The State of Play

I think it’s fair to say as a nation and as a School, we love our sport. As fierce advocates for the promotion of women in sport, Girls Grammar has a long and proud history of challenging the status quo when it comes to ensuring girls have the same opportunities to engage in physical activity and competitive sport as their brothers.

As a school, it was our innovative spirit in 1908, which alongside Somerville House and St Margaret’s Anglican Girls School, laid the foundation for the formation of the QGSSSA, 10 years before the GPS competition was established. Individual achievements spanning our first 135 years are celebrated in the wonderful book, To become fine Sportswomen, by Manager of History and Culture, and former Dean of School and Head of Physical Education, Mrs Pauline Harvey-Short (1971). The amazing achievements of our more recent athletes continue to add to this impressive record of which we are rightfully proud. We love our sport. So how do we deliver sport and keep our community physically active amidst COVID-19?

With government regulations limiting gatherings and establishing physical contact protocols, sporting bodies around Australia found themselves in the unprecedented position of having to suspend their competitive and training seasons. School sporting associations echoed these decisions, and it was inevitable that QGSSSA cancelled all sporting fixtures and training sessions for Term 2. When communicating this news to our community, the implications of COVID-19 became very ‘real’ for me personally, and I know many of our girls were numb when they first heard the news. We certainly appreciate what we have when it is suddenly no longer available to us.

What we have not lost though, is our spectacular staff. Our Director of Sport, Ms Jo Duffy, and indeed all of our Sport staff deeply value the rich learning inherent in co-curricular sporting and fitness experiences, and their creative thinking around how best to deliver a program at this time, has led to innovation. While we must acknowledge it is impossible to replicate the School experience remotely, new ways for students to engage have emerged, which is exciting and energising.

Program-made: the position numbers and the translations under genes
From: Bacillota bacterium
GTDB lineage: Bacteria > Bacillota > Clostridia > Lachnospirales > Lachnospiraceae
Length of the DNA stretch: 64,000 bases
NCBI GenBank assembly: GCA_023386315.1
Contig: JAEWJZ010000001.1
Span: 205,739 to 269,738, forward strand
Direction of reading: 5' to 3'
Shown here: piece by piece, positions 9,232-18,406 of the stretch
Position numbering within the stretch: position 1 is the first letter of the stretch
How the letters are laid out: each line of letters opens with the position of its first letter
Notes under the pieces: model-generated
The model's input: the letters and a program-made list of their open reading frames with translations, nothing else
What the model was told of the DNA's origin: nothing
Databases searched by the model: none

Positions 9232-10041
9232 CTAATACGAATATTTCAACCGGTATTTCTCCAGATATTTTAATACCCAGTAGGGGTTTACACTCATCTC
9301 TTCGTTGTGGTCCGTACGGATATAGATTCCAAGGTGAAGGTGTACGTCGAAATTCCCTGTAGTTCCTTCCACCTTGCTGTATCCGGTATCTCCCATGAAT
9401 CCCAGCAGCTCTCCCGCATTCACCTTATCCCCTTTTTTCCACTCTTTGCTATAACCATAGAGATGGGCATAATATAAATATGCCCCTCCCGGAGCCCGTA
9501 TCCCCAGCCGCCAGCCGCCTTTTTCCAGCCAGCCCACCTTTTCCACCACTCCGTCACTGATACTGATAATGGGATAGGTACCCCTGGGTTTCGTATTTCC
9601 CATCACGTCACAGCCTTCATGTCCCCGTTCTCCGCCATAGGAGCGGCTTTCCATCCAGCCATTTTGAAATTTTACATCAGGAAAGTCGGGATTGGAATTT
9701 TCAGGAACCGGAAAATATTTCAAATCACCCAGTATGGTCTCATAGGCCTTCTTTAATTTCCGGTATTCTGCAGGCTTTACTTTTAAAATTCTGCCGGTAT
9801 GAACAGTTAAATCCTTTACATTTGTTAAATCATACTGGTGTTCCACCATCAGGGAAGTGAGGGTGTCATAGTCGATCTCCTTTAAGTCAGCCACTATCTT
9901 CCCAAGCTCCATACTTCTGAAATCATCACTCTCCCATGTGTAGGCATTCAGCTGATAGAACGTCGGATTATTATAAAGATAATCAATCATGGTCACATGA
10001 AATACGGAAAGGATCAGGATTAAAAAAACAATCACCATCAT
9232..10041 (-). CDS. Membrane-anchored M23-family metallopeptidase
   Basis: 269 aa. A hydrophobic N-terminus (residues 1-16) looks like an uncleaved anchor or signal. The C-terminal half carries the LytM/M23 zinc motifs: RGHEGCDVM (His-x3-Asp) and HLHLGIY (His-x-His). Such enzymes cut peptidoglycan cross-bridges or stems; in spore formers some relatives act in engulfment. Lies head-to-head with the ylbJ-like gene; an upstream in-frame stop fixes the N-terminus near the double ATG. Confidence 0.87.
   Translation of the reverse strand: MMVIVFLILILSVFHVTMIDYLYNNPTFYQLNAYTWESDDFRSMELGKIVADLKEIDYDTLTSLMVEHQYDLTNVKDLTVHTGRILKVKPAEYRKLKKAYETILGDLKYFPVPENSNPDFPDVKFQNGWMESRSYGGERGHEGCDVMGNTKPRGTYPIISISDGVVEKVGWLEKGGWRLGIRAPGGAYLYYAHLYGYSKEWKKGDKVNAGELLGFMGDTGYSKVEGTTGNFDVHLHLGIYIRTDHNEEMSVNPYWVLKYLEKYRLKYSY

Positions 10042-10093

During the holidays, a number of At-Home Workouts were posted on the Minerva Remote Learning page, and three new routines continue to be added to this each week. This has created a fairly robust catalogue of activities for girls to select from when considering their health goals for the day. Often led by our own Sport staff, these workouts educate students about correct technique, while also getting their heart rate up. Livestreamed and led by two Student Council members each morning, girls have been able to maintain their fitness and connect with each other socially, as remote members of the one fitness team.

Run Fit, Netball Fit and Rowing Fit programs are providing specific training routines for squads each week, allowing girls to focus on key skill development and foundational drills so that when we return to school, girls are as ready. Rhythmic Gymnastics stretching, fundamental skills and routine videos are under development, so girls who are anticipating trialing on return to school can be best prepared for their season. Upcoming Athletics-specific technique videos will also be released in the near future. In an evolving space for our Cross Country team, Metropolitan North is also exploring a virtual Cross Country Championship.

For those looking to improve their general fitness, RunFit Zoom sessions are held two mornings each week, and like the At-Home Workouts, are available for all students on Minerva. For those looking for exercise at a different pace or of a different style, Yoga, Qi-Gong, and the Five Tibetans workouts, as well as a number of Mindfulness activities, are also available on the Minerva Remote Learning page.

Ms Ellena Papas
Dean of Co-curriculum